Tillage effects on leaching and persistence of pesticides in coastal plain soil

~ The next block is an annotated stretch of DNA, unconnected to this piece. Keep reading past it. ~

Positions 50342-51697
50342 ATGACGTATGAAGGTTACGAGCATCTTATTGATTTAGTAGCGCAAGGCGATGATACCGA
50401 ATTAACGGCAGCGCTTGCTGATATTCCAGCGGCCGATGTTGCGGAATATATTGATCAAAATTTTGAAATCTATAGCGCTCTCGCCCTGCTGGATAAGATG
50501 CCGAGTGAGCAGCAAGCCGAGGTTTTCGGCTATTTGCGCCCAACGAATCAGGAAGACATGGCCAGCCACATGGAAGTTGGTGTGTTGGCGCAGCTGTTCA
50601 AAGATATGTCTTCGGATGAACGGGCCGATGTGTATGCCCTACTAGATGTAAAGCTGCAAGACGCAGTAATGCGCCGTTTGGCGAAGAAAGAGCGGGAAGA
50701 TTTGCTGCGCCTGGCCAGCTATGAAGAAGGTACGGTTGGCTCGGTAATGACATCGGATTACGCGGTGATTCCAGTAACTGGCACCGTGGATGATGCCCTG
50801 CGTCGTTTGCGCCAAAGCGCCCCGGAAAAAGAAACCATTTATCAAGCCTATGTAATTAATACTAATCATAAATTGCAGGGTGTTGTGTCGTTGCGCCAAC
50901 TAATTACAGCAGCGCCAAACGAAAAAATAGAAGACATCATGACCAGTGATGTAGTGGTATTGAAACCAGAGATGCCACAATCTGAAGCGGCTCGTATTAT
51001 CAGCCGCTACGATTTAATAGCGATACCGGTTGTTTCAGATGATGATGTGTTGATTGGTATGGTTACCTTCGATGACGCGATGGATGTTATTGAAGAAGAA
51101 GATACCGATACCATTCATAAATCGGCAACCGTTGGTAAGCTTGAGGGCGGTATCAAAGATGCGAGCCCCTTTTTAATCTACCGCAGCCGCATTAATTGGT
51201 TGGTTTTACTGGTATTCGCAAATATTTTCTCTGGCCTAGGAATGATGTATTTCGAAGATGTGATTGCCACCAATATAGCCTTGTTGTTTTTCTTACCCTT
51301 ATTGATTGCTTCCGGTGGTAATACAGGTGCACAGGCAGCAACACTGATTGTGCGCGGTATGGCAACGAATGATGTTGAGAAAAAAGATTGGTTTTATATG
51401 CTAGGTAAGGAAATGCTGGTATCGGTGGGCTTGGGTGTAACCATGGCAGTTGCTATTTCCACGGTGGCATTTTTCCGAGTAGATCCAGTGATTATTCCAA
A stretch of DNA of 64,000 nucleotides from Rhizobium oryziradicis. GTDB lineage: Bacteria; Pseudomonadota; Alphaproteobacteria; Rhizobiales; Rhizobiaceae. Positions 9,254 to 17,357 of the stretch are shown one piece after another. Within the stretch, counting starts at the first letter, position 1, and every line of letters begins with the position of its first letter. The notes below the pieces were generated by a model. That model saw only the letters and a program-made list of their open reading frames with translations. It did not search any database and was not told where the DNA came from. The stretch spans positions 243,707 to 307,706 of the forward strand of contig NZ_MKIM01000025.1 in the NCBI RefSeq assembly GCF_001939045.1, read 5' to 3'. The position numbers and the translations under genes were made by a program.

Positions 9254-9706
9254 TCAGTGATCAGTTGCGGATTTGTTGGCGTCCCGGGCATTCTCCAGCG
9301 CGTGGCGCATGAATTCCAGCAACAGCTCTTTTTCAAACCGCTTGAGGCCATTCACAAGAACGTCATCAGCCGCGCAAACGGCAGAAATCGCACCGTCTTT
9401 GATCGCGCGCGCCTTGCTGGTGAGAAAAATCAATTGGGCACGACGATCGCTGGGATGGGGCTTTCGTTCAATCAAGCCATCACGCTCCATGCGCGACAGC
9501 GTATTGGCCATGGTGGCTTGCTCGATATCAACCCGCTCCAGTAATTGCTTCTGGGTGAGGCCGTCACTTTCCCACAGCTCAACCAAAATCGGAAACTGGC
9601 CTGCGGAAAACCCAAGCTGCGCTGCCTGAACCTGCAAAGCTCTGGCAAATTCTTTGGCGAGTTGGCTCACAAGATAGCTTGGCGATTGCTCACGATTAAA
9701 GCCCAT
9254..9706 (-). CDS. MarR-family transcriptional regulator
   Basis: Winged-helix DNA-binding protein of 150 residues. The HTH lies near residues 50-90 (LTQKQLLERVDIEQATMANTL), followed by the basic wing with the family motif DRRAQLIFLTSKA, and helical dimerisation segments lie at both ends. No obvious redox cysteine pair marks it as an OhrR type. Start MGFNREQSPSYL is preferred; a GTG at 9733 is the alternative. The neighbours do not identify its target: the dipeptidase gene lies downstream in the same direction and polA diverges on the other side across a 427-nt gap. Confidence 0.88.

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The effect of tillage practices on leaching and persistence of atrazine and metolachlor was evaluated in a field study in the Coastal Plain region of Virginia. Field data were also used to validate pesticide transport models, GLEAMS and PRZM. The study was conducted on two 18x27 m plots located in a field that was in the second year of a two-year no-till wheat-beaDs-com rotation. One plot was conventionally tilled using a moldboard plow and a disk harrow before planting of com and application of chemicals. Soil samples were collected on six sampling dates during the crop growing season at 20 randomly selected locations in each plot with the 0-150 cm sampling depth divided into eight increments. Bromide concentrations were analyzed to provide an estimate of solute movement. High rainfall following chemical application led to rapid leaching of bromide, with the chemical moving faster in the no-till profile. Pesticide concentrations also showed a greater potential for leaching in the no-till plot in the early stages of the study. Chemical concentrations were higher in the no-till profile initially, and were higher in the tilled profile toward the end of the season. Atrazine dissipation was higher in the no-till plot, but there was no marked difference in metolachlor dissipation between the two tillage treatments. Over 35% of atrazine mass remained in the soil profile in both plots at the end of the crop growing season. Pesticide concentrations were found to vary largely over the two plots. The field data were used to evaluate the ability of the pesticide transport models, GLEAMS and PRZM, to represent chemical concentration distribution, depth of solute center of mass, and pesticide mass in the no-till and the conventionally-tilled root zone. The models were evaluated in three sequential steps. The fast simulation was completely uncalibrated, using best available estimates for the input parameters. For the second simulation hydrology parameters were calibrated to minimize errors in the hydrology component so as to better evaluate the prediction of pesticide behavior in soil. The third stage of the evaluation used pesticide dissipation half-life calculated from the field data. Model performance was evaluated using both objective and subjective criteria. GLEAMS and PRZM predicted pesticide concentration in soils reasonably well when run without any calibration. Bromide concentrations were predicted closer to the observed values than pesticides. Overall predictions by both models were better in the conventional tillage plot than in the notill plot. The comparative effect of tillage on observed chemical concentrations was represented better by GLEAMS than by PRZM. The models underpredicted leaching of pesticides in the early sampling dates. Predicted pesticide mass in the root zone were reasonably close to the field measured values. Calibration of the hydrology component of the models did not improve the prediction of pesticide behavior in soils. The use of field pesticide half-life resulted in better prediction of pesticide persistence but did not improve the overall prediction of pesticide behavior in the two plots. The study identifies selection of input parameters and correct interpretation of results as important factors in the effective use of GLEAMS and PRZM as management tools.
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